In the afternoon, a session was given on Shanghai’s 2050 plans. In an eloquent presentation, Bert Hofman, Woldbank Country Director for China, put Shanghai’s development in a historic and global perspective. Shanghai is the most prominent commercial centre of the orient, the beating heart of Asia's regaining dominance in global trade flows. Incomes have risen rapidly, but it will take very long before China will be at par with the world’s richest nations in terms of income per capita and productivity. An ageing population (due to the 1 child policy) will put Shanghai’s urban growth to a halt in a few decades time. His message: On the longer run, Shanghai’s growth will not come from adding more people, but from increasing productivity. This requires better education, the deployment of technology, and organisational/managerial innovations throughout the economy.
The second speaker was Mr. Ho, the head of the Shanghai planning department, who took the initiative to start the 2050 planning process. He started with the observation that urban planning in Shanghai has always been about facilitating economic growth: more factories, more offices, more jobs, higher income, more consumption. Now, its time for a more comprehensive approach: the environment and social aspects must enter the equation. He formulated a number of questions:
- How can the city grow more prosperous without having excessive income differences between social groups?; How to maintain "social harmony” Uncontrolled urbanisation will have disastrous results.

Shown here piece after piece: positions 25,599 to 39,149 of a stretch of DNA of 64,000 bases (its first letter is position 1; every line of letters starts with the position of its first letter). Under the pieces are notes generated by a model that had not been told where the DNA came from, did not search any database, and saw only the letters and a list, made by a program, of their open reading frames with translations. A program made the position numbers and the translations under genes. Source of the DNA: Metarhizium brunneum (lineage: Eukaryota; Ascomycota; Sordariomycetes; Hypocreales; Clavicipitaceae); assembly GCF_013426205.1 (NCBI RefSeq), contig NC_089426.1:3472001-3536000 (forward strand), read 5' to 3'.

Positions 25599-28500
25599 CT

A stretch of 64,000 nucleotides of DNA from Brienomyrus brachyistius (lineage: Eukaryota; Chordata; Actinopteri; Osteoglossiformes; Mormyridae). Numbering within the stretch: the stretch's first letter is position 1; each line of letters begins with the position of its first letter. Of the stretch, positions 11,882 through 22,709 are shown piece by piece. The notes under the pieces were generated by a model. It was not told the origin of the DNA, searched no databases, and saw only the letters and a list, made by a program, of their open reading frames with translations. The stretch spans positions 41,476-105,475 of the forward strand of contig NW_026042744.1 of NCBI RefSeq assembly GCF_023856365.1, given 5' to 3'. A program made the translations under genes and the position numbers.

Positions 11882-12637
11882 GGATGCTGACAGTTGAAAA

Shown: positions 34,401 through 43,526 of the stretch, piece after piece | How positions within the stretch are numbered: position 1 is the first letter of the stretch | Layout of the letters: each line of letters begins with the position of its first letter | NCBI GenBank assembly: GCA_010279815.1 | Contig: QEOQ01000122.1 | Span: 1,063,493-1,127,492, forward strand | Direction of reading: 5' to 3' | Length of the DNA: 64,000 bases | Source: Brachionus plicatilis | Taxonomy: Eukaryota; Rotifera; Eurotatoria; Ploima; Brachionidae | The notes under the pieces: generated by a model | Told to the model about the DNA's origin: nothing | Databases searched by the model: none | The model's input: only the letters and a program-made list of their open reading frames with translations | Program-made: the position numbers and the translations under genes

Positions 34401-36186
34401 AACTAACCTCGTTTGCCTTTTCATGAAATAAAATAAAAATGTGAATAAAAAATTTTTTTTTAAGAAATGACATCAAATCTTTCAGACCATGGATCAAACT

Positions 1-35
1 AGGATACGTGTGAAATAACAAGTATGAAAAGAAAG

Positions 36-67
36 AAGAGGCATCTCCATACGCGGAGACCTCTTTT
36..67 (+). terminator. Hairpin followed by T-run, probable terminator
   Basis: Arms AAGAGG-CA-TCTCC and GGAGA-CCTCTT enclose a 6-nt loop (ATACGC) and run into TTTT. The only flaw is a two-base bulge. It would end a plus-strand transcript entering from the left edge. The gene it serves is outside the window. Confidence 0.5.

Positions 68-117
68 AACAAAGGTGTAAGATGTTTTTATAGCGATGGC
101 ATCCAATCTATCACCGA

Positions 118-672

- What will be Shanghai’s role as “Global City” in 2050 in the eyes of Chinese people and foreigners?
- What kind of economic structure (industry, services, R&D/innovation) will the city have, and what will the development path look like?
- What role will Shanghai play in national and global supply chains and production networks?
- Can Shanghai become a "leading city”, an example for other cites all over the world as model for the transformation of human society?
- What will be Shanghai’s role as bridge between east and west, how to combine cultural merging with Chinese identity?
- How can Shanghai help to put an end to ecological degradation and climate change?
- How can Shanghai be a mayor hub in the digital economy, with its emerging new business models?
- What is the role of Shanghai as leader of the polycentric city network in the Yangtse Delta, with about 80m inhabitants as we speak?
The challenges are related. For Bo, the million dollar question is how Shanghai and its urbanised hinterland region can become a "quality economic system”. It is clear that endemic pollution and congestion will slow the influx of highly educated talent (Foreign and Chinese) needed to become an innovative knowledge economy; But the city and region cannot close the polluting factories overnight: it must offer sufficient number of jobs. And also, more social equality and balance are needed keep the city stable.